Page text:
Iwakiri Bikodo

Tin is characterized by its resistance to cracking, rust, water corrosion, mellowing of alcohol, and sealing properties. Among metals, tin does not crack because of its relatively soft characteristics.

Tin is a very special material; it does not rust in air or water. Because of its coarse molecular structure, tin has the ability to absorb impurities. As a result, water is purified, resistant to decay, and flowers last longer.

Tin is said to have high ionic and antibacterial effects and mellows out alcoholic beverages, and is still used in distillation tubes at shochu factories today.

Tea caddies and tea urns made of tin are hermetically sealed and are considered ideal for storing tea leaves and other items. 

Iwakiri Bikodo was founded in 1916 by Mr. Toichiro Iwakiri, who started manufacturing tin pipes (snake pipes).

Later, Toichiro thought that tinware had more potential than pipes, so he apprenticed his son, Toroku, to a long-established tinware manufacturer in Kagoshima, opening the door to the world of tinware. The Iwakiri Bikodo tinware that began in this way has been used for many years because of its non-toxicity and unique warmth, and the manufacturing process has been passed down from generation to generation.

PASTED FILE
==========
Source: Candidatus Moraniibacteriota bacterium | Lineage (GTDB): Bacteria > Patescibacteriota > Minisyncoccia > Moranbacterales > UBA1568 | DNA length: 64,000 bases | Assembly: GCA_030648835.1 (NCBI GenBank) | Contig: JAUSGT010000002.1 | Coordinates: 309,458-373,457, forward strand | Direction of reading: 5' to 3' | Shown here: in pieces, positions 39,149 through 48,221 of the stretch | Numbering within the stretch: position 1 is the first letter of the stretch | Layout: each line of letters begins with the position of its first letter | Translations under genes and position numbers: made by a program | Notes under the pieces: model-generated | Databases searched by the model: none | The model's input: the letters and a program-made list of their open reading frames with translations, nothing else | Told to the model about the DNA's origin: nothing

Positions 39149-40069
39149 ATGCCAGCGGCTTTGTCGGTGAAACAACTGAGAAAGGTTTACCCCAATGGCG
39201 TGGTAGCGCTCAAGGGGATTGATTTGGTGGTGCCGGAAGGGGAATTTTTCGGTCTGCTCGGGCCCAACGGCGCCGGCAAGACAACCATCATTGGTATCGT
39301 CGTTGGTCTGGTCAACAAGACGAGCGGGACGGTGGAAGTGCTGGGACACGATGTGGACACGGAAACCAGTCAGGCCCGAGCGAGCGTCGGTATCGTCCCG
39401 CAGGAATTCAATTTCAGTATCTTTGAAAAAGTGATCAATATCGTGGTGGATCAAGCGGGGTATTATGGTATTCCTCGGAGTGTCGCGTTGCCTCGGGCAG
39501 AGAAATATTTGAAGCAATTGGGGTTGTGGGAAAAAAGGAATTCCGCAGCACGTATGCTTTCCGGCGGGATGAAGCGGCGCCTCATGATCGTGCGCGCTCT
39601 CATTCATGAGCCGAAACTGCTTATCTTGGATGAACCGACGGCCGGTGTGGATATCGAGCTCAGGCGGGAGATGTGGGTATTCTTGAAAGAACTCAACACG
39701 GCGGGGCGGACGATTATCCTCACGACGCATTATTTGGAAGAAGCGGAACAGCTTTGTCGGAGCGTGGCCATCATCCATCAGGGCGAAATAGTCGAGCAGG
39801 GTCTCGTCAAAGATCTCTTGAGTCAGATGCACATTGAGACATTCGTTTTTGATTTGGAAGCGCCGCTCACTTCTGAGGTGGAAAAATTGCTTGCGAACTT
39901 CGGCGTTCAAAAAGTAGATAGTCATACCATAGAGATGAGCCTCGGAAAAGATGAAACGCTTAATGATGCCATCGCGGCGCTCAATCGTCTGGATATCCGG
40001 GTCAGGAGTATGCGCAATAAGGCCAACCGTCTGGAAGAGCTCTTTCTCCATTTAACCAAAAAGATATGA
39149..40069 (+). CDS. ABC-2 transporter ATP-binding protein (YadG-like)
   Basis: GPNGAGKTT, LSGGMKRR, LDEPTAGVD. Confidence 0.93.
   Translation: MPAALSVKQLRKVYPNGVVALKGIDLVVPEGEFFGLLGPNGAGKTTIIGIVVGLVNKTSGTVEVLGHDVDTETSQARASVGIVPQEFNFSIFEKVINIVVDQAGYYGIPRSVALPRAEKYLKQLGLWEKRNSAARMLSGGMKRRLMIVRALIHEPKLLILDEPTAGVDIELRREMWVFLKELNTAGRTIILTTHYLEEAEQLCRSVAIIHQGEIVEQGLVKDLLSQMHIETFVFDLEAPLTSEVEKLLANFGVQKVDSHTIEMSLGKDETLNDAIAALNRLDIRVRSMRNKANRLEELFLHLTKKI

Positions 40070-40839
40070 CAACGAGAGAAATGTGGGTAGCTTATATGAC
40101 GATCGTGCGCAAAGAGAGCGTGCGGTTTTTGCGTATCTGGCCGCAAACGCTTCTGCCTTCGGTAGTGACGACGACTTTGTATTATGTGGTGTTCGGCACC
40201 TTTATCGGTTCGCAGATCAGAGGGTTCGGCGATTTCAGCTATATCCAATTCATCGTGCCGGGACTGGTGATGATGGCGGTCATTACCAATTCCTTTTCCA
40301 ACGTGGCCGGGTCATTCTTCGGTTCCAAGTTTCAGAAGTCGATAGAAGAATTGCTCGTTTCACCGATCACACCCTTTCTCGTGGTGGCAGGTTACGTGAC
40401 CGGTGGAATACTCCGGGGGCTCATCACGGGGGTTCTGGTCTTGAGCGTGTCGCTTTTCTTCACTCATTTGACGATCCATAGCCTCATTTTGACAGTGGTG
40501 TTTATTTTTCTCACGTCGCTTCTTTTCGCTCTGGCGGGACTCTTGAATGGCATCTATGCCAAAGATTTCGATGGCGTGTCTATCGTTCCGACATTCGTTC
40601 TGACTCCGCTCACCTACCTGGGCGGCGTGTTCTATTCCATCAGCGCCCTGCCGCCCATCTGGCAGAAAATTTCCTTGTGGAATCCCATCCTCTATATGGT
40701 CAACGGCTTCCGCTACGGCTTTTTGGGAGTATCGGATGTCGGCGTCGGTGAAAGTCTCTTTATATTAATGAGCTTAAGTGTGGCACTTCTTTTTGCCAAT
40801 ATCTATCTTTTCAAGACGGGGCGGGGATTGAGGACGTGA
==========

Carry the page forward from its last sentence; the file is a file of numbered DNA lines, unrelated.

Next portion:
They believe that preserving tradition means "bringing in new winds and new blood, refining and developing the techniques backed by tradition.

At Iwakiri Bikodo, about five young craftsmen have joined the tinware production team, bringing a modern sensibility to traditional techniques and breathing new life into their work. 

In 1656, a tin mine was excavated in Taniyama by Yagi Mondosuke Motonobu, which greatly benefited the Satsuma clan.

Tinware was used by samurai and merchants as a luxury item in the townspeople's culture, and became widespread in Kagoshima until every house had some type of tinware, becoming a traditional culture rooted in regional characteristics.

In 1916, our founder, Toichiro Iwakiri, who worked on tin pipes for cooling distillation at a shochu distillery in Kokubu, opened the door to the world of tinware by taking his son Toroku as his apprentice. After the war, Toroku returned to Kokubu and opened a workshop, establishing tinware as a craft. 

Tinware production has been passed down to his children and grandchildren in Kokubu, and the company has become a manufacturer that carries on the tradition of Satsuma tinware as well as tinware technology in Japan.